Today I read an article about Porsche #1 making its way to the famed Concours d'Elegance at Pebble Beach. I didn't find the fact that the car is being shown as a celebration of Porsche's 60th birthday nearly as interesting as the details that followed this announcement regarding the history of the car and being car #1, the history of Porsche's early development.
The Porsche story is actually very similar to that of Local Motors.
Mainly, Dr. Ferdinand 'Ferry' Porsche developed the first car after an unsuccessful search to find the car of his dreams. We are working under the same premise and will be producing cars like none other available on the market. Also, like our first prototype the first car utilized running gear from an already existing platform (the VW). It also used the suspension, headlights, clutch, gearbox, cable-operated brakes, and steering from the VW in addition to the engine and transmission. Using these parts allowed Porsche and his team to focus on things like tuning the engine for more power, but the thing more in line with the LM model, creating a new body design.
"Erwin Komenda, who along with Ferry Porsche and Karl Rabe formed the foundation of the fledgling car company, penned an aerodynamic and easy-to-build open roadster design. Friedrich Weber from Gmünd, one of just three of the company's body artisans, formed each of the car's aluminum body panels by hand, beating the then rare sheet metal and massaging it into shape over the wooden body buck Komenda had designed. The result was as shapely and beautiful as it was functional, with minimal protrusions to upset the aerodynamics or its visually graceful lines."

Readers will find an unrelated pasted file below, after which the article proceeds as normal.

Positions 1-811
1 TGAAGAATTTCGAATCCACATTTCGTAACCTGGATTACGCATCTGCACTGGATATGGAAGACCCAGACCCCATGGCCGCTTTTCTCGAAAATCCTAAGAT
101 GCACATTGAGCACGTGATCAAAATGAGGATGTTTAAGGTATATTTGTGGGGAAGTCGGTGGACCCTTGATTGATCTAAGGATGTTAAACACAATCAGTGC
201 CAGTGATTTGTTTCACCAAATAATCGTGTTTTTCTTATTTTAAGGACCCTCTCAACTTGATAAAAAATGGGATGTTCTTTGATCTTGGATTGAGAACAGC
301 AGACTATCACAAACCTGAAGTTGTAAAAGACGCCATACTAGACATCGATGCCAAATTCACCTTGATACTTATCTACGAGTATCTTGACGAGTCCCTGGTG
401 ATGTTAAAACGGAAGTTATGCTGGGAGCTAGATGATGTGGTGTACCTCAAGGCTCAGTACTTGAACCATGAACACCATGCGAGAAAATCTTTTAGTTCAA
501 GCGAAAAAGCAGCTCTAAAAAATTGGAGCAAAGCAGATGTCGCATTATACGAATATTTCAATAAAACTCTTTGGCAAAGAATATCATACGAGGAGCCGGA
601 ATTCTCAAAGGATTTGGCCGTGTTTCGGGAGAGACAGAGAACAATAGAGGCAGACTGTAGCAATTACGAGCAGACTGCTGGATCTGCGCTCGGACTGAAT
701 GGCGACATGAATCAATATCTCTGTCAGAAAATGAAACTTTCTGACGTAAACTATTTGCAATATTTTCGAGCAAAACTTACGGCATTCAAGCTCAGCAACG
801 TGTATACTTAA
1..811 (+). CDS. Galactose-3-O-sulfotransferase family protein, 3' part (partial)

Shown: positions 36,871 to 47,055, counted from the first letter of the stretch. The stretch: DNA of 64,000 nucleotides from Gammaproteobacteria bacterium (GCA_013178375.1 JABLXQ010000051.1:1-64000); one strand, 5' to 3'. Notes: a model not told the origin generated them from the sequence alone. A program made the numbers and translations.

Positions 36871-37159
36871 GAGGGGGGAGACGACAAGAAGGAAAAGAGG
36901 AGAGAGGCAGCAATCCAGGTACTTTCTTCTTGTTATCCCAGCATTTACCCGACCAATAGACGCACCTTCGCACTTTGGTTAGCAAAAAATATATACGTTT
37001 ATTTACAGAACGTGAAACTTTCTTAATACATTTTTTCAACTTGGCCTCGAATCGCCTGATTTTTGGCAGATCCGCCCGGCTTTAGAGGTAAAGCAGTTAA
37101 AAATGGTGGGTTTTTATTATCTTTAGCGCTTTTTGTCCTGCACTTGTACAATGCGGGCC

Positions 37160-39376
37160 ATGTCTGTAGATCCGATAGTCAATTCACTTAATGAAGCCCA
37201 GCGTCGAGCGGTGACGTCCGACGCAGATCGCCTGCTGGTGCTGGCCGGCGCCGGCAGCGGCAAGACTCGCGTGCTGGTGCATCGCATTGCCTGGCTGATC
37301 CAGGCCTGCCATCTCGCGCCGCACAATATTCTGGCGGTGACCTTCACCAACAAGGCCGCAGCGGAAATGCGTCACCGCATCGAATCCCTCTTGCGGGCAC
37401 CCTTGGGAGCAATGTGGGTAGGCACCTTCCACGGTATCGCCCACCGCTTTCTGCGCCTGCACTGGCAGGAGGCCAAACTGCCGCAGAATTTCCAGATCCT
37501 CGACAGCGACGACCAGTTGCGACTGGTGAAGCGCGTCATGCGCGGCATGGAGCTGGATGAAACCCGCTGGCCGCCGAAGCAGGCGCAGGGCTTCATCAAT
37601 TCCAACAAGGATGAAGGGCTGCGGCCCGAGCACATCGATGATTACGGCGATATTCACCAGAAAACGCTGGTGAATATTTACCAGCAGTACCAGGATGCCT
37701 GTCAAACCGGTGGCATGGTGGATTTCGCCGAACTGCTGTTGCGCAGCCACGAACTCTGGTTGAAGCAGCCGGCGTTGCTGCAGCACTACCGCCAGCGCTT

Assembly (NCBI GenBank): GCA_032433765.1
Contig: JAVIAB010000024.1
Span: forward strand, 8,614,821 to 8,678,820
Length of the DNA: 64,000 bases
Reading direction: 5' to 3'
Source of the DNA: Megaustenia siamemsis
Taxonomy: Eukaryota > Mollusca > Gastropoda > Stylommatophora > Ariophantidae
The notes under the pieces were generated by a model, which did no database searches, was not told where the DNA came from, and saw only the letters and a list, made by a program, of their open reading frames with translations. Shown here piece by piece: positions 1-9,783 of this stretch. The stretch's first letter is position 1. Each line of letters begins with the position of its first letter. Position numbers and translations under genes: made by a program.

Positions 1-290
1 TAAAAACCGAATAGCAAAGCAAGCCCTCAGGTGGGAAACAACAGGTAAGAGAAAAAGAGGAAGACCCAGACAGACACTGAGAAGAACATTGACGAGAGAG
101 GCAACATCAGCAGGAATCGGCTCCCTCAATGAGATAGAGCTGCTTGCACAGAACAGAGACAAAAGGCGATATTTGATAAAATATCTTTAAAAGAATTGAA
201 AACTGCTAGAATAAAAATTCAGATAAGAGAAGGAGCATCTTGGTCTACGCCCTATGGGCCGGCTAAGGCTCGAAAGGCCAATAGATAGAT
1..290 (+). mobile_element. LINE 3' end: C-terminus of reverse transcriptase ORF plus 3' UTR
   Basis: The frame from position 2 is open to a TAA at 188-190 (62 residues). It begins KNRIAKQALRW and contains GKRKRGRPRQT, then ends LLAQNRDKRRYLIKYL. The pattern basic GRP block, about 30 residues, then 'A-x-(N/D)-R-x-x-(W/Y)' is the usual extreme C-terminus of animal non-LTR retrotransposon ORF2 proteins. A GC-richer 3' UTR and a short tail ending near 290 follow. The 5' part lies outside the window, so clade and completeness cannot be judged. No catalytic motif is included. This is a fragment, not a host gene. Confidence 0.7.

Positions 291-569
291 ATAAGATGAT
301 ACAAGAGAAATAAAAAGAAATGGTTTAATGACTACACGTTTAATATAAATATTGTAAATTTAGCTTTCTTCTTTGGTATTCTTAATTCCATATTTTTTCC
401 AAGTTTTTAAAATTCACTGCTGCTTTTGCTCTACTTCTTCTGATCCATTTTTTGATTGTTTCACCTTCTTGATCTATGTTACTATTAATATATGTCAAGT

Another parallel to the first Porsche is that he kept the car simple and still achieved a high level of performance wrapped in a beautiful, timeless design. The car had only what it needed - a result of function driving form as is still the case with modern Porsches.
I always find it interesting how humble the beginnings of most of the major players in the automotive world are, this being no exception. I think it just provides proof that even in today's age of car building, when you're driven by design (or lack thereof in cases like Dr. Porsche and LM), and you carry that tradition in every model you produce, the results can totally change the game.